Investment Wisdom

85. Wesco 2007: Let’s Learn Some More- Part 3- Points 13-18

Excellent Book: Charlie Munger For All Seasons

Lesson 13.  By specializing in a particular area, you are more likely to do well. It’s like a specialist in an ecosystem: it occupies a tiny niche and does it well.

Why did you buy stock in Tesco and J&J?

Ordinarily we don’t go into reasons for buying things. Obviously, we think they’re very respectable enterprises. One is the dominant grocery retailer in England and J&J has one of the great long-term records in its field.

These are just portfolio securities. We expect to moderately outperform the market with these securities.

Wesco’s surety insurance subsidiary

Wesco’s surety insurance subsidiary [Kansas Bankers Surety] insures small banks. That is a wonderful business because it knows what it knows and knows what it doesn’t know.

By specializing in a particular area, it does well. It’s like a specialist in an ecosystem: it occupies a tiny niche and does it well. You just have to look at the numbers – underwriting profits year after year – to know it’s a very good business. We’re capable of making those decisions.

Lesson 14. Increase in value investing practitioners means more competition.


Is value investing becoming more widespread?

I think our way of looking at things will become more popular. In fact, it already is a lot more popular than it was decades ago. I used to look out at this group and it was 20 people. The increased popularity of the investment style will not make it easier for all of you to make a lot of money. All these smart people competing will make it harder, but that’s not all a bad thing: maybe some of you will have to make money less the way we did and more the way some engineer does.

Lesson 15. Take Efficient Market Hypothesis With A Pinch Of Salt

Efficient markets

If markets were efficient, this tent wouldn’t be so full. Some business schools are teaching properly, but the world grew up amidst a different fashion, encouraged by academics of the era. What we believe is simple, and many avoid it because of that simplicity. They want to be experts. And how can you be an expert if it’s simple?

Also, execution is difficult – and people don’t like to fail.

The whole institutional reward system encourages different behavior and thought. If you went to work at a big firm, you’d grind your way up. It’s a hierarchy. Nobody cares about how to do it better. And by the time you’d been there 10-15 years, you’d be thinking their way. This didn’t happen to Warren.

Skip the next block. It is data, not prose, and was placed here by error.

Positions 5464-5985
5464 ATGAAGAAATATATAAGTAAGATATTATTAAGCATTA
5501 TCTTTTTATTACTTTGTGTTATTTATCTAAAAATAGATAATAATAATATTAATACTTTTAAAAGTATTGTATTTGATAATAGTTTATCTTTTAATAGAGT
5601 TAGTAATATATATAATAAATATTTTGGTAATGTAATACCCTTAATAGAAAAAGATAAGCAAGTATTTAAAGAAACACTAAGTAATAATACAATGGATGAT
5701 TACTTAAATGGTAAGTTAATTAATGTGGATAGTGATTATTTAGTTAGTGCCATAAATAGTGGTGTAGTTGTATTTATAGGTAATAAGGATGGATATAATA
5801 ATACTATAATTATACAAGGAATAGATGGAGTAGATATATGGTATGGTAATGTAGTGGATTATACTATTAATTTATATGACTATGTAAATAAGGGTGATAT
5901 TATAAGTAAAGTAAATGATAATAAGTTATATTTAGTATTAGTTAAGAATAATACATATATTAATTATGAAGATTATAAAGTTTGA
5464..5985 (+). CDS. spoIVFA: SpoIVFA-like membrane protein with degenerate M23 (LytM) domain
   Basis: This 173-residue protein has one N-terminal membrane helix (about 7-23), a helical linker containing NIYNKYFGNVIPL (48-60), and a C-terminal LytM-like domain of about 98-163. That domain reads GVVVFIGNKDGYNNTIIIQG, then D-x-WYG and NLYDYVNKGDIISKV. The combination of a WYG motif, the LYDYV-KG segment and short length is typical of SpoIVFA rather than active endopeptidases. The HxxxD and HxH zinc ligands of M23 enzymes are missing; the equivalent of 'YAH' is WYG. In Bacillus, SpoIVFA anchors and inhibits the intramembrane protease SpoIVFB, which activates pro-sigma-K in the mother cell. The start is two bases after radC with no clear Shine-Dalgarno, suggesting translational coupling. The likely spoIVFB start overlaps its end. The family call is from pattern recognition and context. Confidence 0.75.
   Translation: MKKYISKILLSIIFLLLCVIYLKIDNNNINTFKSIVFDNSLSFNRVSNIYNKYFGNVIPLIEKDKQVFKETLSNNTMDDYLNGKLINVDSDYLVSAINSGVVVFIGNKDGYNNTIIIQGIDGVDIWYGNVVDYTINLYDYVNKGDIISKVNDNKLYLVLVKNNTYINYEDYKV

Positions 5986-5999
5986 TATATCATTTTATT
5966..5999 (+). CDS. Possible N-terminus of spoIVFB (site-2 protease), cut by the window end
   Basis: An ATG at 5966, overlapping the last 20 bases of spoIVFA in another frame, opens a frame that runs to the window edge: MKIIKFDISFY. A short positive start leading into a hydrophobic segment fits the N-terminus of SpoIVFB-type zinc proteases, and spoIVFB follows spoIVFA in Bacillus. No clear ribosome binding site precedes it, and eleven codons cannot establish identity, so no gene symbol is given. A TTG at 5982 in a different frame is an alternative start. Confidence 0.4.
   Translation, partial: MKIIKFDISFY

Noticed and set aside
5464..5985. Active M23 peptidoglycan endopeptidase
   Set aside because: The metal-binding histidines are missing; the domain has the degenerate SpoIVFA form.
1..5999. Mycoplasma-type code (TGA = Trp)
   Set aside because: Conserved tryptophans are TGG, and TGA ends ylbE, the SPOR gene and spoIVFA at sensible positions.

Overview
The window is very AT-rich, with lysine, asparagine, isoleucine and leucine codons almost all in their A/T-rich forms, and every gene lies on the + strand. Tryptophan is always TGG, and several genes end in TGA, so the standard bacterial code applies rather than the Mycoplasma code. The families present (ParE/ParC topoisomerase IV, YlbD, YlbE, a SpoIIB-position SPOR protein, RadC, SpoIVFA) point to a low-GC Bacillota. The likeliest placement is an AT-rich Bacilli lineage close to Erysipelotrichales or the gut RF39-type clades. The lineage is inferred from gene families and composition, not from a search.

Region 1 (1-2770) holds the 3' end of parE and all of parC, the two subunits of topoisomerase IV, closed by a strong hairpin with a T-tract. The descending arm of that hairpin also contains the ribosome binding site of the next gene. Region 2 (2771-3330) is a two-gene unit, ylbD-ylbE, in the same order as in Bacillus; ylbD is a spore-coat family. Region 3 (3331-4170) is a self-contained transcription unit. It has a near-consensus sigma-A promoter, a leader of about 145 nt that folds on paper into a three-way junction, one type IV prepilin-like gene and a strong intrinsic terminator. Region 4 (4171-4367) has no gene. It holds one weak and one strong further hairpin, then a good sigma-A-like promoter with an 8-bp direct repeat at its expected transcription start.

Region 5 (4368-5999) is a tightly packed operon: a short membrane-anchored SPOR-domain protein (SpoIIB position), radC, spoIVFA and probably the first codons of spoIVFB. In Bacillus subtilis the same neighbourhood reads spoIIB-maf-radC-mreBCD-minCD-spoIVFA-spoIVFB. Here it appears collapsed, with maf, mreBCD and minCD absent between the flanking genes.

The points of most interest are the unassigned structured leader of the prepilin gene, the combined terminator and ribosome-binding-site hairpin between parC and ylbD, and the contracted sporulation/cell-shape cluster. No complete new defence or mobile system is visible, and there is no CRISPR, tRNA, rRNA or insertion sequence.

[Wesco board member] Peter Kaufman came into a business [Glenair] and became the CEO in his early 30s, so he’s been the CEO a long time. The whole place is twenty or more times bigger. That’s a Berkshire experience, but that’s not normal. Normal bureaucracy doesn’t reward an attitude like ours.

Lesson 16. Where Can You Find Market Inefficiencies? (i) Small Markets (ii) Crazy Markets

Where are there market inefficiencies?

Two markets are inefficient: very small ones (which are not much use to Berkshire, with its $120 billion), and ones where crazy people are doing crazy things, especially if they’re selling. From time to time, the big markets have some crazily mispriced securities in them. But there’s no question that in small markets there’s a lot of opportunity to find mispricings.

Is the Chinese stock market a bubble?

The Chinese market is divided into two parts: Shanghai and Hong Kong. The Shanghai market shows some signs of gross excess and I have no interest in what’s traded there given prices at present. But there are other parts of the Chinese market that are at least interesting. We don’t comment on individual securities for obvious reasons.

Lesson 17. How Some People Become Rich Just Based On One Decision? Bought Bershire Stocks.

Comments on Andy Kilpatrick

I don’t think he’s the greatest Warren Buffett fan, but he’s the most resolute. Andy met Warren through the Washington Post connection and Andy had the same experience that St. Paul had on the road to Damascus. Andy was decisive, he bought all the Berkshire stock he could on margin, it went up, he bought more, it went down and he sold just enough. In due course, became quite rich. He did this by making one decision.

Not only Peter Kaufman [Poor Charlie’s Almanack], but Andy self-published his book [Of Permanent Value: The Story of Warren Buffett]. A lot of other people met Warren and said, “Who in the hell is this bumpkin?” Now they’ve had to pretend they bought Berkshire.

Lesson 18. Immense concentration of wealth in people who don’t make or invent anything is not good for our system.


Tax rate for hedge funds and the concentration of wealth

If you’re running a hedge fund, you’re paying the lowest taxes, lower than a college professor or a taxi driver. This is madness of a sort. It would not surprise me if this changed in the near future.

There’s an enormous concentration of wealth in people who don’t make or invent anything. It can’t be good for our system to create this new kind of hero if our graduating brilliant young give up engineering to go into trading derivatives. This is rewarded by a peculiarity in the tax code, but it’ll probably change.

If you have a Jasper Johns painting, this is the world for you. These hedge fund guys seem to like Jasper Johns paintings and what’s $120 million if you made $1.7 billion last year? That’s the world that we live in and you gotta admit it’s very interesting.

Notes from 2007 Wesco Financial Annual Meeting – By Whitney Tilson